Survey of benzodiazepine and antidepressant use in outpatients with mood disorders in Japan


Hiroyuki Uchida, MD, PhD, Centre for Addiction and Mental Health, PET Centre, 250 College Street, Toronto, Ontario, M5T 1R8, Canada. Email:


Data on benzodiazepine use in mood disorders are still limited, especially among seniors. A cross-sectional review of psychotropic prescriptions in 948 outpatients with mood disorders (405 male; mean ± SD age, 52 ± 17 years; age range, 16– 91 years) was conducted in Japan. The use of benzodiazepine-derivative anxiolytics was approximately 60% in all decades, including older patients, without a group difference. The frequent use of benzodiazepines is a cause for concern because they are not preferred treatment, given their well-known adverse effects especially in the elderly.

PSYCHOPHARMACOLOGICAL TREATMENT IS an integral part of the treatment for mood disorders. Of psychotropic drugs, benzodiazepines should be prescribed with special caution because of their well-known side-effects such as dependence1 and cognitive impairment.2 This is especially true for the elderly, given age-related physiological changes.3 This caution notwithstanding, several cross-sectional studies reported on the frequent use of benzodiazepines in older patients with depression or mixed diagnoses, ranging between 20% and 50% in the USA, Taiwan, and Italy.4–6 Prescription behavior is expected to be subject to physician background in training as well as direct and indirect influence of local standard of care, which indicates the necessity of further information from various clinical settings in order to provide a robust agreement on this issue.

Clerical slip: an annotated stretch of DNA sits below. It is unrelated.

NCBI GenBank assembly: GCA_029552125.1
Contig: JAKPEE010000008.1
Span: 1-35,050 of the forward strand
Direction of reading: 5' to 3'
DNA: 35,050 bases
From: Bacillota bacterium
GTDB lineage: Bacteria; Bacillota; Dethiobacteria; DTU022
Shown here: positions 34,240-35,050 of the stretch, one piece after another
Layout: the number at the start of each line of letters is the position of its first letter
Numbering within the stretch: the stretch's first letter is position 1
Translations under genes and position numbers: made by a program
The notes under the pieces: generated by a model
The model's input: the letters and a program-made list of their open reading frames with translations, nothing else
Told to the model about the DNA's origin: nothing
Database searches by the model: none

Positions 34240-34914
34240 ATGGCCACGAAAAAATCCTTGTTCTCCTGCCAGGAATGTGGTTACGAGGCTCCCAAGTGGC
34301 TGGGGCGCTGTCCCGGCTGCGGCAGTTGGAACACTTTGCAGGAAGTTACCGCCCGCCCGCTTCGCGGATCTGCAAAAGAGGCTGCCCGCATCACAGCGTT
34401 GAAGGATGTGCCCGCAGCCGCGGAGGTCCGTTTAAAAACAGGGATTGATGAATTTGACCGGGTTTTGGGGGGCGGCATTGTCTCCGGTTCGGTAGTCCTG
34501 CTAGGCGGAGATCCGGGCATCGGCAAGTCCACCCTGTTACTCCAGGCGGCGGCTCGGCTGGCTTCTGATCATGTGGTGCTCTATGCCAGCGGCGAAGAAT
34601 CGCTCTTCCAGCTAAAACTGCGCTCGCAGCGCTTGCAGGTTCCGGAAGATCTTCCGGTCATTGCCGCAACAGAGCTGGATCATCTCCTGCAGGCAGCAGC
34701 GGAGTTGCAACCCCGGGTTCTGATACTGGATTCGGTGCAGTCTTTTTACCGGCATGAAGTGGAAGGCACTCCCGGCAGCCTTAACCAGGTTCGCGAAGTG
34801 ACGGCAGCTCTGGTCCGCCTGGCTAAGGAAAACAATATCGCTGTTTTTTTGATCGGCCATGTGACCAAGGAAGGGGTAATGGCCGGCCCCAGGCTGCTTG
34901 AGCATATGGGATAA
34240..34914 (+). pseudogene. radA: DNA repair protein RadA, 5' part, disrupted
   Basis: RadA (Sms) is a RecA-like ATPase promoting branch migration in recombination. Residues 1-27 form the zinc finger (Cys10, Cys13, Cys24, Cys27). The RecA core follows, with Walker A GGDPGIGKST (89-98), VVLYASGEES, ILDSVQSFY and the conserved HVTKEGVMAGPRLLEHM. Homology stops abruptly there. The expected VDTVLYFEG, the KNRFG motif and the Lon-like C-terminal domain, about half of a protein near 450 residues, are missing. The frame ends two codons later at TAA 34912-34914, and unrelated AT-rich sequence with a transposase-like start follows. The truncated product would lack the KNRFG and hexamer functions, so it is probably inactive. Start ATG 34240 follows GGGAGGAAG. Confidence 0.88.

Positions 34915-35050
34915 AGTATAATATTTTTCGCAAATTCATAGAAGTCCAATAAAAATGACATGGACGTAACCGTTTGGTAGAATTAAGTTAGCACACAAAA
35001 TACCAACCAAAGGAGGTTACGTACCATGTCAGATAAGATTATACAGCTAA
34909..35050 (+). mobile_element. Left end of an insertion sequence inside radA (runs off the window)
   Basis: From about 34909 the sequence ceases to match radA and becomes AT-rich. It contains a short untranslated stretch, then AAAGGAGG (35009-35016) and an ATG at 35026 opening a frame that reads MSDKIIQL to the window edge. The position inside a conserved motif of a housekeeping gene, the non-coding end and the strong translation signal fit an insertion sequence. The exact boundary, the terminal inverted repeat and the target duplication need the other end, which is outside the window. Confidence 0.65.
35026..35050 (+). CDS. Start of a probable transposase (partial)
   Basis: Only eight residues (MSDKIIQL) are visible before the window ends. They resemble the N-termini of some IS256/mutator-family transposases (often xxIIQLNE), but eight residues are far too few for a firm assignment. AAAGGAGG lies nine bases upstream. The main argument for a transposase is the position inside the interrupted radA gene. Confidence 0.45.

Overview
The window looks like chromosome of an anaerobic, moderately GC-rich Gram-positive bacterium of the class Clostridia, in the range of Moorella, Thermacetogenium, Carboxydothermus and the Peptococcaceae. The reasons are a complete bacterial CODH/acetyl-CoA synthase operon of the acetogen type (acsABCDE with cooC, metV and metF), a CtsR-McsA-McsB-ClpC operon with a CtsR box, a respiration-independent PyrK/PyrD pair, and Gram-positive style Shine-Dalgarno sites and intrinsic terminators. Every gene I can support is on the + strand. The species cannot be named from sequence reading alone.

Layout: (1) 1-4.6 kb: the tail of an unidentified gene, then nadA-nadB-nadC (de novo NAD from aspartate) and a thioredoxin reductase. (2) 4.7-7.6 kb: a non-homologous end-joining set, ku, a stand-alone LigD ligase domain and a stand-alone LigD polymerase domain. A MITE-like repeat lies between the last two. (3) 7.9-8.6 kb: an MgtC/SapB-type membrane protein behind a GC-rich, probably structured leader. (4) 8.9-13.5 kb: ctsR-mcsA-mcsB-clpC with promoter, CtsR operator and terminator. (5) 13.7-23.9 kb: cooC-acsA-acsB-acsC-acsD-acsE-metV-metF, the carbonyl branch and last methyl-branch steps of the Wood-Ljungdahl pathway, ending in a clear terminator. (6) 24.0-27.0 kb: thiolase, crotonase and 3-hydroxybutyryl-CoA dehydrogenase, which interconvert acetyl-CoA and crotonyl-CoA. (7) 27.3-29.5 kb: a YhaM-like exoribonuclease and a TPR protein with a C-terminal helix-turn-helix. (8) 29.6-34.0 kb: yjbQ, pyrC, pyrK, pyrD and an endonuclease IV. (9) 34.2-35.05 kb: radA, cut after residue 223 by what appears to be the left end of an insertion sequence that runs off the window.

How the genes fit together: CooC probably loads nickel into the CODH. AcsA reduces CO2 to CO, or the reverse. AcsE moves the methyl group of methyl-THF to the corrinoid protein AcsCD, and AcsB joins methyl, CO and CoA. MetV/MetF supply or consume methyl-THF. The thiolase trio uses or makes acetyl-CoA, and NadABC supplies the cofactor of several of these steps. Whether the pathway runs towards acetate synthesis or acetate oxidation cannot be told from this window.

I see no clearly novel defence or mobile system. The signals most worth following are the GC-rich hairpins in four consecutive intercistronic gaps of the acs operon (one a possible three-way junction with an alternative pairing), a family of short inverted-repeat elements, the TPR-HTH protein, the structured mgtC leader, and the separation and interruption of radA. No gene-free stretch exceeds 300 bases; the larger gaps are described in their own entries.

In an effort to address this gap in the literature, we examined the effect of age on prescription patterns of benzodiazepines and antidepressants in outpatients with mood disorders across 30 sites in Japan.


A systematic chart review was conducted at 30 psychiatric hospitals and clinics in Tokyo, Japan. A total of 948 outpatients with mood disorders according to the ICD-107 who received care at least once at a participating site in September 2002 (mean ± SD age, 52 ± 17 years) were included. The information on age, gender, and prescribed psychotropic medications were collected by trained psychiatrists. Daily doses of benzodiazepine-derivative anxiolytics and antidepressants were converted to imipramine and diazepam equivalents, respectively.8 Thienodiazepines were not included. For prescription of pro re nata (as-needed) medication, patients were regarded as benzodiazepine users and an expected average daily dose of the medications was calculated as a total prescribed dose divided by days until their next scheduled appointment. For patients receiving more than one anxiolytic or antidepressant drugs, a sum of equivalents for all prescribed medications was calculated. The study was approved by the institutional review board or equivalent committee at all participating sites.

Differences between age groups were tested using one-way analysis of variance (anova) for parametric data, or χ2 test for categorical variables and the Tukey–Kramer honestly significant difference when applicable. P < 0.05 was considered statistically significant and all tests were two-tailed.